Almost cooking like a chef

Mallika Basu - Almost cooking like a chef

Posted 23rd February 2007

img_3125.jpgWedged between a smelly armpit and a raving lunatic on the underground this morning, my eyes nearly popped out when I read news of the Best of Brit Blog 2007 awards.

An award? For Blogs? In Britain? How fantastic.

Not like I bet money on winning anything. I grew up winning consolation prizes for failing to win and progress prizes for not failing. Even a beauty contest entry ended in a third prize – something about my lackadaisical response to the malignant malaria outbreak at the time.

(I mean, God, I was 17. Not like I wasn’t worried enough about the boy who didn’t fancy me and the boy who did…)

It would be nice to win something. Once. If you think me worthy (or feel sorry for me) please nominate me. Nominations are welcome from the UK and beyond. Oh, and I loosely fit in the arts and entertainment categorythere isn’t one for food).

Whether from the UK and beyond, you may have heard of Atul Kochhar? The only Indian chef with a Michelin star honour? As it’s cooking from cookbooks week, I decided to try one of his lamb recipes from Delicious magazine here in the UK.

As I flicked through the article, I read about Atul being faithful to the origins of each recipe. Great. Lamb curry with chickpeas. Superb. Takes three hours to make, plus overnight soaking.


The last time I spent three hours making anything, it spent two and three quarters of an hour in the oven. Baking.

Anyway, undeterred by this small problem i rallied on soon noticing that he’d used dried chickpeas and cooked them before chucking them into the lamb.

See this is where we have to be smart. Life’s too short and busy and a tin of chick peas is a far superior choice. Here is the recipe, which I have tried to be faithful to (bar raw chick peas) and it was delicious:

Feeds 4:

3 garlic cloves, finely chopped
3 cm fresh ginger, finely grated
1 tin of chickpeas
4 bay leaves
4 green cardamom pods
7 cloves
1 medium onion, sliced
1 tsp coriander powder
1 tsp cumin powder
1 tsp chilli powder
2 tsp garam masala
2 large tomatoes, chopped
6 lamb chops
Fresh coriander, to garnish (optional)
2 tbsp vegetable oil
Salt to taste

Heat the oil in a deep pot and when hot, add the bay leaves, cardamoms and cloves. When they sizzle, add the onion and cook until translucent and soft. Stir in the  ginger and garlic and fry for two minutes.

Add the spices, the tomatoes and lamb. Cover the lamb with hot water, bring to the boil and then simmer for 30 minutes.

Add the chickpeas and simmer until the lamb is cooked (approximately another 30 minutes).To finish, stir in the garam masala and salt and garnish with coriander before serving.

9 responses to “Almost cooking like a chef”

  1. sam says:

    Hi Mallika!
    I know you like to get your cooking over and done with quickly and so do i most of the time, but since I have little else other than cooking and blogging to occupy my free time I sometimes do it slowly. A few months I cooked up an entire Atul Kochar dinner party. You can read the the results here . I’d like to try more of his stuff, it’s interesting.
    OK – now I’ll go and check out the awards as instructed.
    good luck!


  2. sam says:

    that sucks – no food category!

  3. mallika says:

    Hi Sam

    The dinner party sounds wonderful. I will read all about it – i do like Kochhar’s love for the real thing.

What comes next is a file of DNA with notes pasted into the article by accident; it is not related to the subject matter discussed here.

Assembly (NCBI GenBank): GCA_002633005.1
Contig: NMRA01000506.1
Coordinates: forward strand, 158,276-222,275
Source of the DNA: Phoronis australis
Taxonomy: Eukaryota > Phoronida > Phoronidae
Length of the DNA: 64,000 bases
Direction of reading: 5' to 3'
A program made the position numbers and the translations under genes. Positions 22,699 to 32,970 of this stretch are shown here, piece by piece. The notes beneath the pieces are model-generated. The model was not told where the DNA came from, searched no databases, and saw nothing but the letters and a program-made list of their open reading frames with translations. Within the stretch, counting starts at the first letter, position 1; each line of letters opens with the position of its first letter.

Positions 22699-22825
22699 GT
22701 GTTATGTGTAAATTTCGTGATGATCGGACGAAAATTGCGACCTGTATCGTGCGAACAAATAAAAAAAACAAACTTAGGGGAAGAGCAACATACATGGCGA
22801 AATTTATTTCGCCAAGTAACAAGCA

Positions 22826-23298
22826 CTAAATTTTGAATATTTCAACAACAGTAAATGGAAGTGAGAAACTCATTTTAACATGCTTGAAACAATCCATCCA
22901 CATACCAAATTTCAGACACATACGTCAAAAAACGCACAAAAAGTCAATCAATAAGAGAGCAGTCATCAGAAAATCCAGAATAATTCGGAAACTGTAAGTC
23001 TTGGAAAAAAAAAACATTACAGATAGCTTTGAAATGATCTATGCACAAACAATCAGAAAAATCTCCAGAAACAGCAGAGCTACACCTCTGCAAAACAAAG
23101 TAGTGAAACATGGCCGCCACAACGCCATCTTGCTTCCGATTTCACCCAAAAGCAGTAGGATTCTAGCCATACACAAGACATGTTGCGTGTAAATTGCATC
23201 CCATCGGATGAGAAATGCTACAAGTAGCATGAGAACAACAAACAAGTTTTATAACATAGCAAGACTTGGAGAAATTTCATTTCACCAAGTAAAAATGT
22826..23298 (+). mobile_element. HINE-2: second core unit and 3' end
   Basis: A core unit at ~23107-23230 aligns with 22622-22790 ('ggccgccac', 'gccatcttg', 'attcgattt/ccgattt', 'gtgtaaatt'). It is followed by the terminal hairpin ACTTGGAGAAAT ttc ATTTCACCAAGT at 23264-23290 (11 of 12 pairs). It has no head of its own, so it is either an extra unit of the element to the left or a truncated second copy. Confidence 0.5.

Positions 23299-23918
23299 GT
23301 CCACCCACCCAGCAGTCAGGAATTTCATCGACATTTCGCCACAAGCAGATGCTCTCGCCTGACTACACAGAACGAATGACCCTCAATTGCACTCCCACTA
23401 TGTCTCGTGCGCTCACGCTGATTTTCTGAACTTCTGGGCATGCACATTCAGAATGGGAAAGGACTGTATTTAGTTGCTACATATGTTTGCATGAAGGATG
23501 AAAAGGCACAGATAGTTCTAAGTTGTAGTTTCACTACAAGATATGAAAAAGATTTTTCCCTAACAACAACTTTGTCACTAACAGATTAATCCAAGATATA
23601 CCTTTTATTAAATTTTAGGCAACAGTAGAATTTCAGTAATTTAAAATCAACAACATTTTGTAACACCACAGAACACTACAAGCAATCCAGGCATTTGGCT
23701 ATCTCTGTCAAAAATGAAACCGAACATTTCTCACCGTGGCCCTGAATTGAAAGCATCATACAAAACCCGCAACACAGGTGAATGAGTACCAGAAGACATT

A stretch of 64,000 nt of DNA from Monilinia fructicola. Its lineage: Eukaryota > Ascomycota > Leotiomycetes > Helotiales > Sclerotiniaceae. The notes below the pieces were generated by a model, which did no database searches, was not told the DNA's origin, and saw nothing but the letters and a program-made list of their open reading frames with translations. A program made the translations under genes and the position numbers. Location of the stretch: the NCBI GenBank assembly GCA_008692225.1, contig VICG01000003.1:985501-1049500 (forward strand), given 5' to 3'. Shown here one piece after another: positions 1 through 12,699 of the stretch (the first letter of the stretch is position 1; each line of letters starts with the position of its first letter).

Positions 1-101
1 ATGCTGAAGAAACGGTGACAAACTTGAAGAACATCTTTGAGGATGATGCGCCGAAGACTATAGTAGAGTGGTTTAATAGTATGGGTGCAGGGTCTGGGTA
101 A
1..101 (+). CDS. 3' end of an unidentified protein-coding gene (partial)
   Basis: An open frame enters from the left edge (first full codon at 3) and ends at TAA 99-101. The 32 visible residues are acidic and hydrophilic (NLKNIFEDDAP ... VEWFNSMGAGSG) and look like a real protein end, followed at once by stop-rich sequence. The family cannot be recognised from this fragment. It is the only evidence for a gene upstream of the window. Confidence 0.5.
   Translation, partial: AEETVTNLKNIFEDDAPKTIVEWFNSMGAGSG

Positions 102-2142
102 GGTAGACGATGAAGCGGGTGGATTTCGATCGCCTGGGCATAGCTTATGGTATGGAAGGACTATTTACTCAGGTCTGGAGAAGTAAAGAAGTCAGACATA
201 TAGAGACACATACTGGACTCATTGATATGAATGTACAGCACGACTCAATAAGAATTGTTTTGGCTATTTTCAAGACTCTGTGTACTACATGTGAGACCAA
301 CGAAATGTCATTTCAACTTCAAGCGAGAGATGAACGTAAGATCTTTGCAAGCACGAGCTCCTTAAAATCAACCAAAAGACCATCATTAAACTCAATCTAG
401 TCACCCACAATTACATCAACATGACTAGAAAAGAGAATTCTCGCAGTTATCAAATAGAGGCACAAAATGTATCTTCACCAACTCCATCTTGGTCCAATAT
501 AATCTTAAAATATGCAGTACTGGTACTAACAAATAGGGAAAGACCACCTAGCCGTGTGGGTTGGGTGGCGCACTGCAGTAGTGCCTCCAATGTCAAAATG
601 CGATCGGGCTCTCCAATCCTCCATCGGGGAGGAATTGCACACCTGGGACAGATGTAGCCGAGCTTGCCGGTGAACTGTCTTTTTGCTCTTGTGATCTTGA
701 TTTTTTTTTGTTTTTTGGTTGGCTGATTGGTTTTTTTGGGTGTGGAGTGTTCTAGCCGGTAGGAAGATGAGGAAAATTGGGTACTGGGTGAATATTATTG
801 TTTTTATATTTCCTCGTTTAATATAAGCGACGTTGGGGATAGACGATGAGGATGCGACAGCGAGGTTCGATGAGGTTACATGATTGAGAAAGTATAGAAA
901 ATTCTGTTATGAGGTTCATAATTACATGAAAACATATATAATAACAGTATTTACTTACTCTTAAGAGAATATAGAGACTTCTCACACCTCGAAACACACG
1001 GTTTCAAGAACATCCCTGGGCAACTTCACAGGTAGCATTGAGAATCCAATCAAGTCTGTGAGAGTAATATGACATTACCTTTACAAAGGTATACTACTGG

I believe food blogs fit within the entertainment category (weird, yes, i know). Any help with this would be hugely appreciated.

    Thanks v much!

  4. sandeepa says:

    Hi Mallika
    Enjoyed reading your post. Shall check out and nominate
    And yes a can of chickpeas is indeed a better choice

  5. nandita says:

    Mallika-went over promptly to vote and then find these
    1. Technology
    2. Sport
    3. Fashion
    4. Politics
    5. Arts and Entertainment
    6. Travel
    7. Youth*
    8. Weird and Wonderful**

    Food comes closest to 5 but still not sure it fits in. May be you should write to them and find out!

  6. Spandana says:

    Hi Mallika….

    Nice Blog and Nice recipes…
    I tried out the Achari Aloo recipe and it came out so well that, everyone were licking their fingers 🙂
    Thanks for sharing such nice recipes!!

  7. Radhika says:

    Loved this recipe. I cooked the meat in my pressure cooker (25-30 mins after the whistle) and then added the canned chickpeas at the end. It was delicious!

  8. ping says:

    Hi Mallika,

    Love your site – your recipes are fantastic but your sense of humour and wonderful style of writing are just as enjoyable to digest!

    We’re halfway through cooking your recipe RIGHT NOW. Saw it and had to do it! However, I made a bit of a mistake and wanted to check how much it matters (more for the next time, rather than this one!).

    Not being sensible enough to read through the whole recipe, when we came to the bit where we had to add the spices, I threw in the garam masala with the rest. It was only later I saw that I should have added it separately, at the end of the cooking.

    Does it go bitter or ruin the taste in some way to add at that early stage? Is there some way to rectify a mistake like that? Or are hungry ignorami like us likely to enjoy it just as much?

  9. Mallika says:

    Oh Nooooooo, this is something I frequently warn about. Asafoetida should go in in the beginning and garam masala and amchoor (mango powder) at the end to prevent it from going bitter.

    Unfortunately, you can’t rectify it. But you have learnt a valuable lesson and must keep going. Please promise me this won’t put you off Indian cooking for the rest of your life???

Leave a Reply

Your email address will not be published. Required fields are marked *